Convincing reluctant stakeholders to adopt new technologies will require addressing these concerns and demonstrating how the benefits of Industry 4.0 easily counterbalance, and indeed outweigh, any negative elements.
The Role of ERP
To unleash Industry 4.0’s potential for smart, efficient, and competitive organizations, manufacturers will need to deliver the shortest possible product run, improve the speed of delivery, trace the product at all steps in the chain, manage that chain, and forecast all of these things with greater accuracy than before. Those are not light tasks to undertake, but ERP is the best solution to meet these challenges. Indeed, ERP has been meeting these kinds of challenges for a long time.
If a manufacturer’s goal is automation of the factory, ERP prepares for it by unifying nearly all business processes. Imagine procurement, purchase orders, material costs, inventory control, business intelligence, planning and projecting, and more all aligned with one another, operated without interference, and continuously re-evaluating the process to scan for errors. This is what cutting-edge ERP provides, eliminating time-wasting, costly, and occasionally dangerous plug-and-play manual operations.
ERP furthermore provides various human-resource management offerings, like payroll and personnel management, and a CRM module. Long-term decision-making is made easier while day-to-day tasks (and their associated costs) are reduced.
As robots and machines continue to automate processes, they will still fail at times in ways that human workers do not. ERP systems can also act as a robotic overseer, to schedule and provide maintenance, analyze output, and modify designs to fit available inventory. One of the beauties of ERP is that it does not remove humans from the equation — instead, it empowers them. Machine uptime and available factory floor space go up while labor costs and anxiety over expenses go down.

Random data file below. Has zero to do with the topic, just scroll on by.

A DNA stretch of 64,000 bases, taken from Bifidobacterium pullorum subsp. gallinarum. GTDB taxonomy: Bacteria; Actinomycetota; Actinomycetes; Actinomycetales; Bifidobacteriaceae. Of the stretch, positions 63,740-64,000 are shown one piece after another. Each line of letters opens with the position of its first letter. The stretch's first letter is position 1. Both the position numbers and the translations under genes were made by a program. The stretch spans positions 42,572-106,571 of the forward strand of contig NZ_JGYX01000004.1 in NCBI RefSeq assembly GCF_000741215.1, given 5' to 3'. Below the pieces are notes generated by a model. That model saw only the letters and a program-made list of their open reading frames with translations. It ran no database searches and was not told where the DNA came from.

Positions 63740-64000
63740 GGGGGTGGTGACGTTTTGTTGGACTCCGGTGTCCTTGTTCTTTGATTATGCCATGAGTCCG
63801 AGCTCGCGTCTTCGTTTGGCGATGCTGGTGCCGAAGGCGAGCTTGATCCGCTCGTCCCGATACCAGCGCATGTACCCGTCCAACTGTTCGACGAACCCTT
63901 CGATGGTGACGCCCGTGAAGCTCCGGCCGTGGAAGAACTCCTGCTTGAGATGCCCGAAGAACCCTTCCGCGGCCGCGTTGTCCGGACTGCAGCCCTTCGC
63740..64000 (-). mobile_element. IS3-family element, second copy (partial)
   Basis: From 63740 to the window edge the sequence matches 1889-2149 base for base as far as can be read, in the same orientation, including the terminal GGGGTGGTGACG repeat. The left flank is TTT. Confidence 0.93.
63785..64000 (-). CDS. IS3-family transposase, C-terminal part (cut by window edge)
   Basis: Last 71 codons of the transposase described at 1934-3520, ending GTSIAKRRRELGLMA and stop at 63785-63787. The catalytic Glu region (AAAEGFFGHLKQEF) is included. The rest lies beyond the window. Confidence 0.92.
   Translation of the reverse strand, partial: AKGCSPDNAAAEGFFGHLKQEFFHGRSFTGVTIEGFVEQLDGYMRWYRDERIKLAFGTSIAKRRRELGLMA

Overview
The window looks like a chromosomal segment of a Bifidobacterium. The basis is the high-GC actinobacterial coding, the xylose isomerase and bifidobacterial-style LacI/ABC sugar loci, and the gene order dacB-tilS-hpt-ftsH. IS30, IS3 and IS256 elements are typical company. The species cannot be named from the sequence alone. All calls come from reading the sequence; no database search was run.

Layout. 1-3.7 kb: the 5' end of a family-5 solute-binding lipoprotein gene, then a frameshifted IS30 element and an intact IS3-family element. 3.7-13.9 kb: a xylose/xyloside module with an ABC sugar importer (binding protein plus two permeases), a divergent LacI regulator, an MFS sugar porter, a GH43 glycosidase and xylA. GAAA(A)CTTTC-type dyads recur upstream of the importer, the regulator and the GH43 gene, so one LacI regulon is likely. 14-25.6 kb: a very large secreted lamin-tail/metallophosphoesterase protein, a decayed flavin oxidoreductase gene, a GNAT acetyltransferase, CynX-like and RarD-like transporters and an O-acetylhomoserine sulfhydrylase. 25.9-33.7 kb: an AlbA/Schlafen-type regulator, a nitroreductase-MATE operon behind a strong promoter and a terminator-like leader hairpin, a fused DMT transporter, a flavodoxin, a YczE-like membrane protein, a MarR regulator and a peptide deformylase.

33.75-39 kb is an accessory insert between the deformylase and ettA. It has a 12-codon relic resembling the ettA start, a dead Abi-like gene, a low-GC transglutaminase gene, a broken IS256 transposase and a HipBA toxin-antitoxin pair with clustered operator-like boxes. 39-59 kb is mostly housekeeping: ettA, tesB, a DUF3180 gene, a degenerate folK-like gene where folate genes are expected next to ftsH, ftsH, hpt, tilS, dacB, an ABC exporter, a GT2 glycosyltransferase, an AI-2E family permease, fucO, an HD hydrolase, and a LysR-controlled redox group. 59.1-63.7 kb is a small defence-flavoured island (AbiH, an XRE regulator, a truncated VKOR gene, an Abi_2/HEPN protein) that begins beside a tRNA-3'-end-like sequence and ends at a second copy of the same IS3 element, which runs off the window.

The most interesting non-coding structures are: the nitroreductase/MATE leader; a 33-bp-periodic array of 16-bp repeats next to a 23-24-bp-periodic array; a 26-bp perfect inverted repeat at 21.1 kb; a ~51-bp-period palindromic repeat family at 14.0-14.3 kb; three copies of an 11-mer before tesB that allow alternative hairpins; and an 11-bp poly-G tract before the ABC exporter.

ERP + IoT = A-OK
The Internet of Things (IoT), projected to reach heights of 24 billion devices by 2020, adds another wrinkle for Industry 4.0 due to the wide range of devices and technologies involved. The flexibility and modality of ERP systems make them perfect for interpreting the wealth of information provided by all these IoT devices.
ERP can facilitate the interpretation of this nebula of data, with practical results for both manufacturer and consumer. Bills of materials can be updated in real-time based on product-based sensors that send data related to durability, safety, and other necessary parameters. A sensor placed on a product after it leaves the factory can continue to communicate with the ERP system, alerting to a potential maintenance requirement or update, saving the customer service department a load of grief.
While IoT data collection and assimilation is far from a brand-new innovation, the combination of that data and ERP’s muscular capabilities to actively improve manufacturing processes will help define the success of Industry 4.0.
Aaron Continelli is president of Cre8tive Technology and Design.